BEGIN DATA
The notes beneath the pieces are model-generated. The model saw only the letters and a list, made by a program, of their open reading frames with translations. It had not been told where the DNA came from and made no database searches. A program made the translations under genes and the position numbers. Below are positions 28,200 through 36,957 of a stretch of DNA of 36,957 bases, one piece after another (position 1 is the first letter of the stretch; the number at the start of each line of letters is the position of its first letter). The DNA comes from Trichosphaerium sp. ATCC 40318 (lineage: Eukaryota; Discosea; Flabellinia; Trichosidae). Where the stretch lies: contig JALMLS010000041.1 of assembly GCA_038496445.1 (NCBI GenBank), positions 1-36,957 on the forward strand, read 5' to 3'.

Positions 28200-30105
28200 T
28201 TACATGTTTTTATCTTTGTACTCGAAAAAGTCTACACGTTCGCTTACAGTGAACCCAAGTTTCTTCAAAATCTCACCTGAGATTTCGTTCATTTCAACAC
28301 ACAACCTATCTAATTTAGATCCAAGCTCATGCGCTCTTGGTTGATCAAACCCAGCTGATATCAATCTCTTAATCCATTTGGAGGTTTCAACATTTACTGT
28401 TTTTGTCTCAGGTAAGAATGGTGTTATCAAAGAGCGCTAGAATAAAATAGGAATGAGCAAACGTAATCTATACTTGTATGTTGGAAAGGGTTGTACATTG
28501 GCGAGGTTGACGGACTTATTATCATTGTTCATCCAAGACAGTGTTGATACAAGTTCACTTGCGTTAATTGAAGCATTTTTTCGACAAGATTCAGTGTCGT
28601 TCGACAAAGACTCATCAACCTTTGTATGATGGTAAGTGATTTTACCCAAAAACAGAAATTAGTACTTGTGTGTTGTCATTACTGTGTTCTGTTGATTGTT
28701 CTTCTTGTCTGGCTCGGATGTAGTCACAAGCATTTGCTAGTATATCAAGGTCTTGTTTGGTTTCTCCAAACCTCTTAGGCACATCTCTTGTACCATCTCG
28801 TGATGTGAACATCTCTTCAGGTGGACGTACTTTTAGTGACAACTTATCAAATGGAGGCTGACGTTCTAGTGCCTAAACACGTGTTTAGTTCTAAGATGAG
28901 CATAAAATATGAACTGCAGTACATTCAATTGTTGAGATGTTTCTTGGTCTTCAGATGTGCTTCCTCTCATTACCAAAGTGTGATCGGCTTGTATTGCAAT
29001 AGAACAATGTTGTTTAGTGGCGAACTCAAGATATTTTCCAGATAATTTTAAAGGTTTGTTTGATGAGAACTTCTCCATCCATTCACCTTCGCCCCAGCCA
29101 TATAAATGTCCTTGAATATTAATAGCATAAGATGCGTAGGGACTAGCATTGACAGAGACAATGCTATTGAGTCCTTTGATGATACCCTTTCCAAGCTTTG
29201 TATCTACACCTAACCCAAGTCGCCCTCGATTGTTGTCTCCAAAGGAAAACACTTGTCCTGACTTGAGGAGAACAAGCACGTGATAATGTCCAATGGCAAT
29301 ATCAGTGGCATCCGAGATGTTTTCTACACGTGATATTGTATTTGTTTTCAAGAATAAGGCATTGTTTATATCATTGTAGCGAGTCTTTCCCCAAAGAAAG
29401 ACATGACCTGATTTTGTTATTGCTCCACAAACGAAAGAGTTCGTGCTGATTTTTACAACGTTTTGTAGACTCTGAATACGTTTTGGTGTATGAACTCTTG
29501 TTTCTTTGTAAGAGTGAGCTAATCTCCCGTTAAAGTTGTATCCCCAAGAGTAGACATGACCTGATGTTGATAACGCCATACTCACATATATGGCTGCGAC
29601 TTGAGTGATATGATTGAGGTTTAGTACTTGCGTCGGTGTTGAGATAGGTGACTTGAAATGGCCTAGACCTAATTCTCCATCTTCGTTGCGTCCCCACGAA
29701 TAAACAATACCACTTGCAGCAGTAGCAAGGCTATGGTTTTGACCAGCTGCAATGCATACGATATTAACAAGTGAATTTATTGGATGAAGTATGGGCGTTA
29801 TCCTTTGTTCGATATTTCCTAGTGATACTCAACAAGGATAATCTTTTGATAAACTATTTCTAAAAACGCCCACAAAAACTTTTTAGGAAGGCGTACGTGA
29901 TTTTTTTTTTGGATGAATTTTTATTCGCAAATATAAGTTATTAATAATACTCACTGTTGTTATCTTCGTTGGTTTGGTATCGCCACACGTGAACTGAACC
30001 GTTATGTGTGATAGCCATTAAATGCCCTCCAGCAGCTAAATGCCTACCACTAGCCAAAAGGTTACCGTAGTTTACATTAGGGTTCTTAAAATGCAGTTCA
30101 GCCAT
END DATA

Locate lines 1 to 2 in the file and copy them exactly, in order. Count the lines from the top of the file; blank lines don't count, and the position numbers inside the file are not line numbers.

The notes beneath the pieces are model-generated. The model saw only the letters and a list, made by a program, of their open reading frames with translations. It had not been told where the DNA came from and made no database searches. A program made the translations under genes and the position numbers. Below are positions 28,200 through 36,957 of a stretch of DNA of 36,957 bases, one piece after another (position 1 is the first letter of the stretch; the number at the start of each line of letters is the position of its first letter). The DNA comes from Trichosphaerium sp. ATCC 40318 (lineage: Eukaryota; Discosea; Flabellinia; Trichosidae). Where the stretch lies: contig JALMLS010000041.1 of assembly GCA_038496445.1 (NCBI GenBank), positions 1-36,957 on the forward strand, read 5' to 3'.

Positions 28200-30105